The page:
Despite the long juvenile phase of conifers and woody angiosperms, and its importance as a major obstacle hindering efficient breeding, the mechanisms that control maturation are unknown (Martin-Trillo and Martinez-Zapater, 2002). This is in contrast to later stages of development: components of the reproductive development process of conifers and other gymnosperms have begun to be elucidated by the identification of genes phylogenetically and functionally related to key developmental regulators in angiosperms (Becker et al., 2000; Carlsbecker et al., 2003; Fukui et al., 2001; Mellerowicz et al., 1998; Mouradov et al., 1998a,b, 1999; Rutledge et al., 1998; Shindo et al., 1999, 2001; Sundström et al., 1999; Tandre et al., 1995; Winter et al., 1999, 2002; Zhang et al., 2004). These studies suggested an evolutionary conservation in regulatory processes between angiosperms and gymnosperms: the floral-organ identity genes of angiosperms have homologs that may have similar functions in conifer cone development. This is the case for both the C-class MADS-box genes, which in angiosperms control the identities of stamens and carpels, and the B-class genes that determine petal and stamen identity (Mouradov et al., 1999; Rutledge et al., 1998; Sundström and Engström, 2002; Sundström et al., 1999; Tandre et al., 1995, 1998). The identification of LFY-related genes in conifers suggested that reproductive initiation might also be controlled by similar mechanisms in angiosperms and conifers. However, unlike most angiosperms, conifers and other gymnosperms have two LFY-like genes: the ‘Leafy’ gene orthologous to the angiosperm LFY, and the ‘Needly’ gene, the ortholog of which is thought to have been lost in the evolution of angiosperms (Frohlich and Parker, 2000). Further, no ortholog of AP1 or the closely related SEPALLATA (SEP) genes has been identified in conifers or in other gymnosperms (Becker et al., 2000; Litt and Irish, 2003; Sundström et al., 1999; Tandre et al., 1995; Theissen et al., 2000). AP1 and SEP phylogenetically belong to a larger group of genes, which also includes AGL6 (Purugganan, 1997; Theissen et al., 2000). Two paralogous groups of AGL6 orthologs have been isolated from conifers, including the spruce DAL1 and DAL14 genes and the pine genes PrMADS2 and PrMADS3. DAL14 and PrMADS2 form a pair of orthologous genes active exclusively in reproductive tissues (Mouradov et al., 1998b; our unpublished results) and DAL1 and PrMADS3 form the second pair, both active in reproductive as well as in vegetative shoots (Mouradov et al., 1998b; Tandre et al., 1995).

In this study we examined the involvement of three regulatory genes, DAL1 and the two spruce LFY-like genes PaNLY and PaLFY, in the juvenile-to-mature transition process in Norway spruce.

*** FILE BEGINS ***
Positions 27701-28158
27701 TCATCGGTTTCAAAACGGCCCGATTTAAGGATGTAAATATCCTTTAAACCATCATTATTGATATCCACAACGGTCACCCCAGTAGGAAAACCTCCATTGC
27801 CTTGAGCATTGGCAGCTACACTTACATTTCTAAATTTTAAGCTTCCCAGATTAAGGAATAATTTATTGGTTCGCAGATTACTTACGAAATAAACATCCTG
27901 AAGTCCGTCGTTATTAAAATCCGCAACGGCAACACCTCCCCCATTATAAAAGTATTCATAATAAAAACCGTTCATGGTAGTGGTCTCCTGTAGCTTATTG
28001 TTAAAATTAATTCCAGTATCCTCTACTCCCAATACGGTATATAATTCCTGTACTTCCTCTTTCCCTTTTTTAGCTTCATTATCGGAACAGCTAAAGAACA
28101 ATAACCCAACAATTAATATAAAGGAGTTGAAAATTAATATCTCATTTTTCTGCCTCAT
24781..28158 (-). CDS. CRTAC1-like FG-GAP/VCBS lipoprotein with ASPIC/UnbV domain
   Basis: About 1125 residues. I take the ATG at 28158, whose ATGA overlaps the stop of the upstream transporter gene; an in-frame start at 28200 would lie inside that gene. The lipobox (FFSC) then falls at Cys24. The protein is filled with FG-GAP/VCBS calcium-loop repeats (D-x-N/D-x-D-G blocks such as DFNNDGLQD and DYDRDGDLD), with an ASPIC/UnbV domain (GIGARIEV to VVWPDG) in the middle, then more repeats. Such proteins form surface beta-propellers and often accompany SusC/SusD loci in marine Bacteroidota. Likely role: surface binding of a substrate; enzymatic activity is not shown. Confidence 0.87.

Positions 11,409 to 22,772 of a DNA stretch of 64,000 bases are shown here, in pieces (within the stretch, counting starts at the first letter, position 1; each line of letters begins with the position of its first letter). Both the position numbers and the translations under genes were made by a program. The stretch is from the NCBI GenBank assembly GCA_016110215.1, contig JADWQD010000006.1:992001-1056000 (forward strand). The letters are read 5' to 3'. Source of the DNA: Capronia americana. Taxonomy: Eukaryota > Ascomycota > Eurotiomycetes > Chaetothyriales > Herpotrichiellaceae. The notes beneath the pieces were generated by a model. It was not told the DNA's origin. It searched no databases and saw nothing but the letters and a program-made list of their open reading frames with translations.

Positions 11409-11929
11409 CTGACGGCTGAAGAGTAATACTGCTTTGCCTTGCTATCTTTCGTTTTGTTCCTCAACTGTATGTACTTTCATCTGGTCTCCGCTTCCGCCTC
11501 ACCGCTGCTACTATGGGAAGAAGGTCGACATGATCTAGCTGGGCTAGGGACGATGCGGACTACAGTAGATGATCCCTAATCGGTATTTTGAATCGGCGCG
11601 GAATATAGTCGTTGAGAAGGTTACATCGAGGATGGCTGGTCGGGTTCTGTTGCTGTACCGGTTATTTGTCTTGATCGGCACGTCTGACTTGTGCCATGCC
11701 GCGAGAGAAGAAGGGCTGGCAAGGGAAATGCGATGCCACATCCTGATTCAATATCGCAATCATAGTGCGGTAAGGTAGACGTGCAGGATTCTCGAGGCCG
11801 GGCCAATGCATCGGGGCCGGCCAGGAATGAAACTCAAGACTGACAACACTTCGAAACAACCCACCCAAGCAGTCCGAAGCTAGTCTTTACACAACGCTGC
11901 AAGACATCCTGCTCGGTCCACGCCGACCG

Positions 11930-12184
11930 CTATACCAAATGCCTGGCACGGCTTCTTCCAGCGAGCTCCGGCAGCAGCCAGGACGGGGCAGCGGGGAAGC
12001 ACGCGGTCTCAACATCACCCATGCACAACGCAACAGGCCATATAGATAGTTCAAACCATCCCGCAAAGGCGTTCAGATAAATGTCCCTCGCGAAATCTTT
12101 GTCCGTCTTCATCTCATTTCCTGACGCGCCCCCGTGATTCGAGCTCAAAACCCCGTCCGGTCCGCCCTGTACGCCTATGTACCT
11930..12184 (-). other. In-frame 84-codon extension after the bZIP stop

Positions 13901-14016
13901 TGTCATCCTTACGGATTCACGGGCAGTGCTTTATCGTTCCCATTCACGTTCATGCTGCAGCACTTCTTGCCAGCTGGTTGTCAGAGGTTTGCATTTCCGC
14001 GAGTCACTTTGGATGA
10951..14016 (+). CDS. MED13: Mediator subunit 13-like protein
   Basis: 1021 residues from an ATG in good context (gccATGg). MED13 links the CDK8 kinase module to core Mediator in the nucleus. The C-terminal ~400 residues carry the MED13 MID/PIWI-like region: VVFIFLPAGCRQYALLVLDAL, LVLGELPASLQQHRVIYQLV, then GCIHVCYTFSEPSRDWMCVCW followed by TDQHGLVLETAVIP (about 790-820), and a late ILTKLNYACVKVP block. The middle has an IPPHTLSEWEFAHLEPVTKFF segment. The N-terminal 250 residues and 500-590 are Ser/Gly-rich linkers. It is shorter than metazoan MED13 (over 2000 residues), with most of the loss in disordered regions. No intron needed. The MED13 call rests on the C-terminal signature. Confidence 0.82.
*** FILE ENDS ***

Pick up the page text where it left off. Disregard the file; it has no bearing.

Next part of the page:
Expression of DAL1 is initiated in mid-juvenile phase and increases with age

A previous study reported DAL1 expression in vegetative shoots as well as in developing cones in mature spruce trees, but not in seedlings (Tandre et al., 1995). To determine the age at which DAL1 expression is initiated we performed RNA blot analyses on vegetative shoots collected from juvenile and adult plants of different age; 2 month–4-year-old potted plants and field-grown 3 years and older plants. The experiment was performed with post-dormant field-grown plant material collected before and after bud-break, and with material collected during winter dormancy. In seedlings and young trees up to an age of 4 years expression of DAL1 was non-detectable. DAL1 expression was initiated in 5-year old trees and increased with age throughout the juvenile phase (Figure 1a,b). In cone-bearing trees, DAL1 expression was readily detected in male and female cones and in vegetative shoots. Similar results were obtained with samples collected before and after bud-break. No expression of DAL1 was detected in samples collected during winter dormancy (data not shown).

Figure 1.

Expression of DAL1, PaLFY, and PaNLY in reproductive, and in juvenile and adult vegetative shoots.
(a) RNA blot hybridization with a gene-specific DAL1 probe to RNA samples derived from vegetative shoots collected from pot-grown plants (lanes 2–4), field-grown plants sampled before bud-break (collecting date April 20; lanes 5–9), and after bud-break (May 18; lane 10), from developing pollen- and seed cones (May 10; lanes 11–12) and cambium (c.; lane 13). A histogram shows the DAL1 signal intensity normalized relative to the control UBI.
(b) Hybridization of a DAL1-specific probe to RNA from vegetative shoots from pot-grown plants (lanes 2–7), field-grown plants sampled after bud-break (May 18; lanes 8–13) and developing seed cones (May 10; lane 14). The histogram shows the DAL1 signal intensity normalized relative to the rRNA control. RNA from transgenic Arabidopsis plants expressing DAL1 was included as positive control [lanes 1 in (a) and (b)].